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Figure 1: The Canadian C-Spine Rule. The Canadian C-Spine Rule for alert (Glasgow Coma Scale score 15) and stable trauma patients for whom cervical spine injury is a concern, including patients with either posterior neck pain with any blunt mechanism of injury or no neck pain but some visible injury above the clavicles. MVC, Motor vehicle crash.

Mentions: The results of phase I, the derivation of the CCR, were published in JAMA in October 2001 [75]. This prospective cohort study involving 8, 924 stable, alert adult trauma patients was conducted in 10 large Canadian community and teaching hospitals (1996-1999). The ED physicians evaluated each patient for 20 standardized clinical findings and recorded these on a data sheet prior to radiography. Where feasible, a second physician conducted an independent interobserver assessment. Those variables found to be both reliable (kappa > 0.6) and strongly associated with the outcome measure (p < .05) were combined using recursive partitioning statistical techniques. The final model was formulated into a clinician-friendly algorithm, the Canadian C-Spine Rule (Figure 1). The rule stratifies patients into high-, medium-, and low-risk groups and requires evaluation of active range of motion for those in the low-risk group. This rule was cross-validated on the derivation sample and was found to identify all 151 cases of clinically important cervical spine injuries with a sensitivity of 100% (95% CI 98-100). The rule also performed with a specificity of 42.5% and would have required radiography for only 58.2% of patients, a 23.9% relative reduction from the current ordering rate of 76.5%.


Evaluation of the safety of C-spine clearance by paramedics: design and methodology.

Vaillancourt C, Charette M, Kasaboski A, Maloney J, Wells GA, Stiell IG - BMC Emerg Med (2011)

The Canadian C-Spine Rule. The Canadian C-Spine Rule for alert (Glasgow Coma Scale score 15) and stable trauma patients for whom cervical spine injury is a concern, including patients with either posterior neck pain with any blunt mechanism of injury or no neck pain but some visible injury above the clavicles. MVC, Motor vehicle crash.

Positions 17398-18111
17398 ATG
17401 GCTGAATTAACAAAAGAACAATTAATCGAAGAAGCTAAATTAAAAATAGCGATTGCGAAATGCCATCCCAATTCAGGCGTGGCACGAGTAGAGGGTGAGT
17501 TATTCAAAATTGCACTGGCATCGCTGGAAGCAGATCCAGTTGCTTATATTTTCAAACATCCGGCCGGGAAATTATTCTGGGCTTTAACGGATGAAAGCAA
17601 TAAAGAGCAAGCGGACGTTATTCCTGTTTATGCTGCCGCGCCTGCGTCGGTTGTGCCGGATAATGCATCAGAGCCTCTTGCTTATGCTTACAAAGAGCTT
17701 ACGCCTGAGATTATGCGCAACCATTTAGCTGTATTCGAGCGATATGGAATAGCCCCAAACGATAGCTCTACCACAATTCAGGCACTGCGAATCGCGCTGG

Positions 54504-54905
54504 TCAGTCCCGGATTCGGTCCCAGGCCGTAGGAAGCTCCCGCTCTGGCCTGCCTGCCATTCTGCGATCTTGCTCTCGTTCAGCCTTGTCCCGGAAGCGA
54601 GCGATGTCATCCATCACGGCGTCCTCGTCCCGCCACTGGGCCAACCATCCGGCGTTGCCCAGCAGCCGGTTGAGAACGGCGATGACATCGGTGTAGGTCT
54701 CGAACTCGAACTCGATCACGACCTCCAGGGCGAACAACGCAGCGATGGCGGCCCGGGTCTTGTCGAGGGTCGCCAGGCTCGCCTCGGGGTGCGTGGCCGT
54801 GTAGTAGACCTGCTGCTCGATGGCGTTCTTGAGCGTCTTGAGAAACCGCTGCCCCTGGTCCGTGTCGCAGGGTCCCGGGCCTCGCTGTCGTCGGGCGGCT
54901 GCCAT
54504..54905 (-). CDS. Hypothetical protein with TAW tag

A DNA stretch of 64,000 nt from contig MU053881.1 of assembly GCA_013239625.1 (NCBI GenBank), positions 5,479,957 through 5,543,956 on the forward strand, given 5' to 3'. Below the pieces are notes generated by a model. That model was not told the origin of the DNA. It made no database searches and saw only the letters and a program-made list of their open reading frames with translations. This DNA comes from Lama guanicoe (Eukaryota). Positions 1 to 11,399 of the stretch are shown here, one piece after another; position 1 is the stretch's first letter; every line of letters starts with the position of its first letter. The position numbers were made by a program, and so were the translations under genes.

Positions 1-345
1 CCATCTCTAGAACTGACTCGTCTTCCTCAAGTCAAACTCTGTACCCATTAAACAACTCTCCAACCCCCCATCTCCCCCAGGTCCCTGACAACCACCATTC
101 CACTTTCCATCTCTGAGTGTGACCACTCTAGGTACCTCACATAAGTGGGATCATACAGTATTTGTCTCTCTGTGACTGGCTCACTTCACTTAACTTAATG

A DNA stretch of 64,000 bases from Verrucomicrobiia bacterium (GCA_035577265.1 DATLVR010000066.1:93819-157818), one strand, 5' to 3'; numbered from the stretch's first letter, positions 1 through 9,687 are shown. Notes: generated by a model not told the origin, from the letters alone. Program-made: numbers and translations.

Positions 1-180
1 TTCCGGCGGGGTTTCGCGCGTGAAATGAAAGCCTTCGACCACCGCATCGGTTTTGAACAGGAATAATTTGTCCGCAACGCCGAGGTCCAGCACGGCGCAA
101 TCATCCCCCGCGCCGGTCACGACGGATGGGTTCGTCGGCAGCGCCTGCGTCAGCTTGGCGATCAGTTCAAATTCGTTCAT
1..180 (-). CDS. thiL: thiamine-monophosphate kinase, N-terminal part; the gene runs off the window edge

© Copyright Policy - open-access
Related In: Results  -  Collection

License
Show All Figures
getmorefigures.php?uid=PMC3040719&req=5

Figure 1: The Canadian C-Spine Rule. The Canadian C-Spine Rule for alert (Glasgow Coma Scale score 15) and stable trauma patients for whom cervical spine injury is a concern, including patients with either posterior neck pain with any blunt mechanism of injury or no neck pain but some visible injury above the clavicles. MVC, Motor vehicle crash.
Mentions: The results of phase I, the derivation of the CCR, were published in JAMA in October 2001 [75]. This prospective cohort study involving 8, 924 stable, alert adult trauma patients was conducted in 10 large Canadian community and teaching hospitals (1996-1999). The ED physicians evaluated each patient for 20 standardized clinical findings and recorded these on a data sheet prior to radiography. Where feasible, a second physician conducted an independent interobserver assessment. Those variables found to be both reliable (kappa > 0.6) and strongly associated with the outcome measure (p < .05) were combined using recursive partitioning statistical techniques. The final model was formulated into a clinician-friendly algorithm, the Canadian C-Spine Rule (Figure 1). The rule stratifies patients into high-, medium-, and low-risk groups and requires evaluation of active range of motion for those in the low-risk group. This rule was cross-validated on the derivation sample and was found to identify all 151 cases of clinically important cervical spine injuries with a sensitivity of 100% (95% CI 98-100). The rule also performed with a specificity of 42.5% and would have required radiography for only 58.2% of patients, a 23.9% relative reduction from the current ordering rate of 76.5%.